Places named after the stone include Marblehead, Massachusetts; Marblehead, Ohio; Marble Arch, London; the Sea of Marmara; India's Marble Rocks; and the towns of Marble, Minnesota; Marble, Colorado; Marble Falls, Texas, and Marble Hill, Manhattan, New York. The Elgin Marbles are marble sculptures from the Parthenon in Athens that are on display in the British Museum. They were brought to Britain by the Earl of Elgin.

Artificial marble

Marble dust is combined with cement or synthetic resins to make reconstituted or cultured marble. The appearance of marble can be simulated with faux marbling, a painting technique that imitates the stone's color patterns.

Gallery

See also

References

  1. ^ Kearey, Philip (2001). Dictionary of Geology, Penguin Group, London and New York, p. 163. ISBN 978-0-14-051494-0
  2. ^ , Henry George Liddell, Robert Scott, A Greek-English Lexicon, on Perseus Digital Library
  3. ^ , Henry George Liddell, Robert Scott, A Greek-English Lexicon, on Perseus Digital Library
  4. ^ Marble, Compact Oxford English Dictionary. Askoxford.com. Retrieved on 2011-09-30.
  5. ^ , Henry George Liddell, Robert Scott, A Greek-English Lexicon, on Perseus Digital Library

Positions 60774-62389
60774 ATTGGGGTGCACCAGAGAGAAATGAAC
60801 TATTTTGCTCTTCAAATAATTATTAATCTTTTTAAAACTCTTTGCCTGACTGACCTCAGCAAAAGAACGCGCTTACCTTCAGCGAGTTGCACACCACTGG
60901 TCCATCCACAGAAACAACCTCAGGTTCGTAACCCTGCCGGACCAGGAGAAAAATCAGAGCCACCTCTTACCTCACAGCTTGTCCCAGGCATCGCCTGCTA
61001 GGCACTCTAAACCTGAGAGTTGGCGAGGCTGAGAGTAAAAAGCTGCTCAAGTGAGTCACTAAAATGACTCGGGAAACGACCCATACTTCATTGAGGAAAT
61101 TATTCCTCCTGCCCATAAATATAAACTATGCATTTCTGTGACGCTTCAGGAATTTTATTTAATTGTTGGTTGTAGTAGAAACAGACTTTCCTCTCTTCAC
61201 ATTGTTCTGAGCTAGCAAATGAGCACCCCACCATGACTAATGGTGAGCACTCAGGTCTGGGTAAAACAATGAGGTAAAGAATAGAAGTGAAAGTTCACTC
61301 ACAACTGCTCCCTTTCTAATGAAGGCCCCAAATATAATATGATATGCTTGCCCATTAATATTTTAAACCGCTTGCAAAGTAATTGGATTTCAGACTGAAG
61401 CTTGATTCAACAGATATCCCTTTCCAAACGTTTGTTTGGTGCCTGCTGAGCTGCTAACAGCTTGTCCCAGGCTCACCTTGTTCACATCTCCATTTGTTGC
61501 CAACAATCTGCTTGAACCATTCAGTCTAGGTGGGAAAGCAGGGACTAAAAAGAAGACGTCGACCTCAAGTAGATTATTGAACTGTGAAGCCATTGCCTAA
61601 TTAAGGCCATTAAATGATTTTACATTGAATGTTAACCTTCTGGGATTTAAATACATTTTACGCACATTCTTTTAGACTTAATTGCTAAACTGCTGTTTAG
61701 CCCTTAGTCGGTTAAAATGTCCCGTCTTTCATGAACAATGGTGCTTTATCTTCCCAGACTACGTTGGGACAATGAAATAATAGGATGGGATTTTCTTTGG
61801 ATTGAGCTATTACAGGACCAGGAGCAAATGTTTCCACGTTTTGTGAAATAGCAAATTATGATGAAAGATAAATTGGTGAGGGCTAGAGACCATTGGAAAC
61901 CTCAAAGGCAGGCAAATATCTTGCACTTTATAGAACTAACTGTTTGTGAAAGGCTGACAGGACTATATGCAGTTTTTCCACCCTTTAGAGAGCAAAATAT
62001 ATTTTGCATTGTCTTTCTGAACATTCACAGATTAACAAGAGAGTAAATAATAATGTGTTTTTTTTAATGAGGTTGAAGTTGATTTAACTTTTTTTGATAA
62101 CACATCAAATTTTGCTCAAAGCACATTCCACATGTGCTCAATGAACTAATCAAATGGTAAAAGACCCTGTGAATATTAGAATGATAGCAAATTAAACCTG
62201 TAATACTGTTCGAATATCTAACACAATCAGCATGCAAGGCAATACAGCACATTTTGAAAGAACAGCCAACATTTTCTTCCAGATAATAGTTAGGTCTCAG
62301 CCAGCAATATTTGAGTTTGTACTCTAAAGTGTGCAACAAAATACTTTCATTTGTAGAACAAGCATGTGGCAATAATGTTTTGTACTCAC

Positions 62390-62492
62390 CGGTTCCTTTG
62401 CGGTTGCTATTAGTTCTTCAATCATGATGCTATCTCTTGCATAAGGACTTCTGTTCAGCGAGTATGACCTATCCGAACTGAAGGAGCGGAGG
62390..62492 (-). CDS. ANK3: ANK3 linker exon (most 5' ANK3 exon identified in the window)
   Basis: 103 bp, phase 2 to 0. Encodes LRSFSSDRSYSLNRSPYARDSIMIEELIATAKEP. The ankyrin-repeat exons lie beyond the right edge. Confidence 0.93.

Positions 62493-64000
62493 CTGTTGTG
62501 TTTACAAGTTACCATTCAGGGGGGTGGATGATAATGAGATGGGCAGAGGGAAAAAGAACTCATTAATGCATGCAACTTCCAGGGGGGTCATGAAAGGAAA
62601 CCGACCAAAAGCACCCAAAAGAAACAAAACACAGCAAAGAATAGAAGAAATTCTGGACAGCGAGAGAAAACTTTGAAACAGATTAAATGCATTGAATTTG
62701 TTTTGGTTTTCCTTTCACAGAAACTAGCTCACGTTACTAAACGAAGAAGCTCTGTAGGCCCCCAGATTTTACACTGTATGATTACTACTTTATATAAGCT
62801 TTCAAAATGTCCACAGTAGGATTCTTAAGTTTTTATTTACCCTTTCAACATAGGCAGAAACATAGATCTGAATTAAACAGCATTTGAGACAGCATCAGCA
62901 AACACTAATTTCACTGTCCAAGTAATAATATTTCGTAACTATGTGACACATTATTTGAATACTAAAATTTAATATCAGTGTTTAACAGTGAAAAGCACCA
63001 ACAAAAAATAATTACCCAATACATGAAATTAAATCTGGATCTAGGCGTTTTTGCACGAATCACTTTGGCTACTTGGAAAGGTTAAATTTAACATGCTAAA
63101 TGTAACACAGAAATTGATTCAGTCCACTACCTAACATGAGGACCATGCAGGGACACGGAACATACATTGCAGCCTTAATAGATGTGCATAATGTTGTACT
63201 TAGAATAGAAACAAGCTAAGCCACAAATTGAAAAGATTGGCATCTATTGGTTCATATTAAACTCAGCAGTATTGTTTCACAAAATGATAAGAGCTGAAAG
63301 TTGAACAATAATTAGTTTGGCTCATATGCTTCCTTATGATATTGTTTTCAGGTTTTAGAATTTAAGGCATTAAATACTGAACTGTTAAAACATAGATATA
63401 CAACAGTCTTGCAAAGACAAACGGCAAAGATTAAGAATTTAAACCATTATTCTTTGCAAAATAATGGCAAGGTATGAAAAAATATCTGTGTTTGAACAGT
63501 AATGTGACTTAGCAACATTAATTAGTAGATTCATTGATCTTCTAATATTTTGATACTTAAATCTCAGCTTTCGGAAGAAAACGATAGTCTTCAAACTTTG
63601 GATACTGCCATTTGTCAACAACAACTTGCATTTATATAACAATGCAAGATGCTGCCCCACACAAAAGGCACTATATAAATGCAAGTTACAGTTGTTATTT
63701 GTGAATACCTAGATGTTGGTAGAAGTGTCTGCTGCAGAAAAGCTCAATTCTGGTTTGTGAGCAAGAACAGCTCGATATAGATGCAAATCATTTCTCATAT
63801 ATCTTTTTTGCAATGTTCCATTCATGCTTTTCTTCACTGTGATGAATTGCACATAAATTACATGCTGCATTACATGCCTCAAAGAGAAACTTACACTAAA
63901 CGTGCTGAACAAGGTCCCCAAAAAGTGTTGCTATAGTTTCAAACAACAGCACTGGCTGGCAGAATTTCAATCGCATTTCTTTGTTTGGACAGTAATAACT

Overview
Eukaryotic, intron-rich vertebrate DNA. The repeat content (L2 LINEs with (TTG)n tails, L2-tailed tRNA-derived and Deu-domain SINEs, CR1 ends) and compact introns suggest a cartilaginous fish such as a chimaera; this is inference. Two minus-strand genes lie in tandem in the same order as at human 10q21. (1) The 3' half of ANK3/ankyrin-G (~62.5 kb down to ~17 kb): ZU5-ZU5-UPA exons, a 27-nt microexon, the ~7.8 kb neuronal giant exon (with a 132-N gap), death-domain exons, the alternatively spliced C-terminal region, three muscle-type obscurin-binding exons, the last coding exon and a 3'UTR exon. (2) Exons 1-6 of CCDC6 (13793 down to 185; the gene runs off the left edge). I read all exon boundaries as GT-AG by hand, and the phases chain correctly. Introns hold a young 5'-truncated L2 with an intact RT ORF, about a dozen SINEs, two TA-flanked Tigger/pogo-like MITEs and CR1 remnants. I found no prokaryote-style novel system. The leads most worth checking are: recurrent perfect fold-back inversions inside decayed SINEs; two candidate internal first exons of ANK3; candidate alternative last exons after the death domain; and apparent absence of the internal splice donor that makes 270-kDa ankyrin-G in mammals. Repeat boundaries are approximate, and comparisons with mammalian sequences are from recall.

6. ^ R. S. P. Beekes, Etymological Dictionary of Greek, Brill, 2009, p. 907.
  7. ^ Pentelic marble, Britannica Online Encyclopaedia. Britannica.com. Retrieved on 2011-09-30.
  8. ^ "RAPORT DE ?AR?. Domul din Milano a fost reconstruit cu marmur? de Ru?chi?a". 
  9. ^ PROCEEDINGS 4th International Congress on "Science and Technology for the Safeguard of Cultural Heritage in the Mediterranean Basin" VOL. I. Angelo Ferrari. ISBN 9788896680315. 
  10. ^ Marble Institute of America pp. 223 Glossary
  11. ^ "Turkmenistan enters record books for having the most white marble buildings | World news". London: theguardian.com. 2013-05-26. Retrieved . 
  12. ^ Strategic positioning study of the marble branch. CEPI Brief N° 6. tunisianindustry.nat.tn
  13. ^ Foja, A.F. (1993) Marble industry: its socioeconomic, environmental and health effects among marble worker/producer households in Romblon. Philippines University Thesis. fao.org
  14. ^ "CDC - NIOSH Pocket Guide to Chemical Hazards - Marble". www.cdc.gov. Retrieved . 
  15. ^ Doronina NV; Li TsD; Ivanova EG; Trotsenko IuA. (2005). "Methylophaga murata sp. nov.: a haloalkaliphilic aerobic methylotroph from deteriorating marble". Mikrobiologiia. 74 (4): 511-9. PMID 16211855. 
  16. ^ Cappitelli F; Principi P; Pedrazzani R; Toniolo L; Sorlini C (2007). "Bacterial and fungal deterioration of the Milan Cathedral marble treated with protective synthetic resins". Science of the Total Environment. 385 (1-3): 172-81. doi:10.1016/j.scitotenv.2007.06.022. PMID 17658586. 
  17. ^ Cappitelli F; Nosanchuk JD; Casadevall A; Toniolo L; Brusetti L; Florio S,; Principi P; Borin S; Sorlini C (Jan 2007). "Synthetic consolidants attacked by melanin-producing fungi: case study of the biodeterioration of Milan (Italy) cathedral marble treated with acrylics". Applied and Environmental Microbiology. 73 (1): 271-7. doi:10.1128/AEM.02220-06. PMC 1797126Freely accessible. PMID 17071788. 

External links


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Marble